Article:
If you're a digital marketer, SEO is likely one of your many priorities. Since Google released "Mobilegeddon" last April, your primary focus may have shifted to mobile optimization - but have you noticed a struggle to successfully reach and engage with prospects from across the globe? If you target multiple countries and languages, your site needs to be optimized not just for Mobile SEO, but for International SEO as well. 

Join us for a live webinar to learn more about how Mediacurrent and Lingotek can help you speak the right language to your global audience!

Date: Thursday, October 27
Time: 10:00 am PT / 1:00 pm ET

Key Takeaways of this Webinar Will Include:

  • Why International SEO is important in today's market
  • Tips for optimizing a global SEO strategy
  • Tools that can easily help you translate your site
  • And more!

Presented By:

  • Jen Slemp, Senior Digital Strategist, Mediacurrent
  • Bryan Duncan, Product Marketing, Lingotek


Registration for the webinar is now open - sign up here. We’re looking forward to an informative and engaging discussion. We hope you're able to join us!

Additional Resources
Internationalization and Drupal | Blog
Translating Success in Drupal 8: The Manhattan Associates Story | Video
Manhattan Associates Drupal 8 Redesign | Case Study
Multilingual Translation in Drupal | eBook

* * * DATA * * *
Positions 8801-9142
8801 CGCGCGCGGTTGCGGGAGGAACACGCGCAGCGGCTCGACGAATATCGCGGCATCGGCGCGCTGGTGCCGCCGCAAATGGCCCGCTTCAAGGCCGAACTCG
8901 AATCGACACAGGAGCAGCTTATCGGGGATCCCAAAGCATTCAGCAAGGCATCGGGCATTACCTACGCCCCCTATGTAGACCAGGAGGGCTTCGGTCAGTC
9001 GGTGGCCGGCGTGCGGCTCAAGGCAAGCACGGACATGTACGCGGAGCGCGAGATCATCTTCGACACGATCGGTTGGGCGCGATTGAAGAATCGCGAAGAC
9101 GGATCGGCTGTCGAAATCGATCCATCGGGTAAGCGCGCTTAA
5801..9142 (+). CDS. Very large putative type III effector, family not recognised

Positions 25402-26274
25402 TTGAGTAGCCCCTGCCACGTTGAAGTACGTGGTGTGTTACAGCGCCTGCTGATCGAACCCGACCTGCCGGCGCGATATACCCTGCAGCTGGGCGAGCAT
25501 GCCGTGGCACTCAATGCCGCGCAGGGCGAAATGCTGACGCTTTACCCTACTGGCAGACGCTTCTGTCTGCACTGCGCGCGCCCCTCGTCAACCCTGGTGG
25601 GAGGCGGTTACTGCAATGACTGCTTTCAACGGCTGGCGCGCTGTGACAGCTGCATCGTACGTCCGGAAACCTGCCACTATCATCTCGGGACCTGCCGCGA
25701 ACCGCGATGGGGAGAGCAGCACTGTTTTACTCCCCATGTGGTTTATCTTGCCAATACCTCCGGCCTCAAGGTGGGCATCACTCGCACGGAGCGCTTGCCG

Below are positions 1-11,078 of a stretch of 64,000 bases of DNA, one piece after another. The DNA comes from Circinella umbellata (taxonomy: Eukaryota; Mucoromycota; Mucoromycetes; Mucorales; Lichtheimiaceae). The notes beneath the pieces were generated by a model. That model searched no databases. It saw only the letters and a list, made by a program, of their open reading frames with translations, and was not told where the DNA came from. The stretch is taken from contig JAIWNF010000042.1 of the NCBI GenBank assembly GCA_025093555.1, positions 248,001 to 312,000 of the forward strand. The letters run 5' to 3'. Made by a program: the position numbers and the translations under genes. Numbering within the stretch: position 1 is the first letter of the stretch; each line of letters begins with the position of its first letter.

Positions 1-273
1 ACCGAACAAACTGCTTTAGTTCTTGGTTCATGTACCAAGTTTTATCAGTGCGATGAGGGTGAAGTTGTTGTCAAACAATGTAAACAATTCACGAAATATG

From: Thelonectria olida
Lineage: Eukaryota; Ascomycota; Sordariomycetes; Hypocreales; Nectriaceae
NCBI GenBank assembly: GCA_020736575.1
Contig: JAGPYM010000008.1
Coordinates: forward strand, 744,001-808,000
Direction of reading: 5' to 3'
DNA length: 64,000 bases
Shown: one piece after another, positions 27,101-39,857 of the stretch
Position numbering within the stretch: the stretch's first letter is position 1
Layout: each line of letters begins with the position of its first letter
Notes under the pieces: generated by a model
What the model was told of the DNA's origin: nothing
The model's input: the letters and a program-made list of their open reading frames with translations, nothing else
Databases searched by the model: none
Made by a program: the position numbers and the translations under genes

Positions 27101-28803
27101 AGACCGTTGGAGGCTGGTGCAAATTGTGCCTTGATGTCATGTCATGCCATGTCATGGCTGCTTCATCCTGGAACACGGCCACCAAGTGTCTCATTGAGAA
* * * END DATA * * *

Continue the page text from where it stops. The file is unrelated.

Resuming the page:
Oct 19 2016
Oct 19

I wrote a custom module recently where I needed to programmatically attach a field; similar to how a Body field is added to content types.

If you create a content type, via the “Content types” page, a Body field is automatically added to the content type. If you don’t need the field just delete it, but the default functionality is to have it added.

I needed this same functionality in my custom module; when an entity is created a field is programmatically attached to it.

So I reverse engineered how the Body field gets added to content types. In the Node module, the Body field is exported as and the field is attached using the node_add_body_field function.

I implemented my custom module in a similar fashion and everything worked until all the entity bundles with the custom field were deleted. When a new entity type was created you’d get a fatal error saying the custom field, which was programmatically attached, doesn’t exist.

So what happened?

Change Configuration Yaml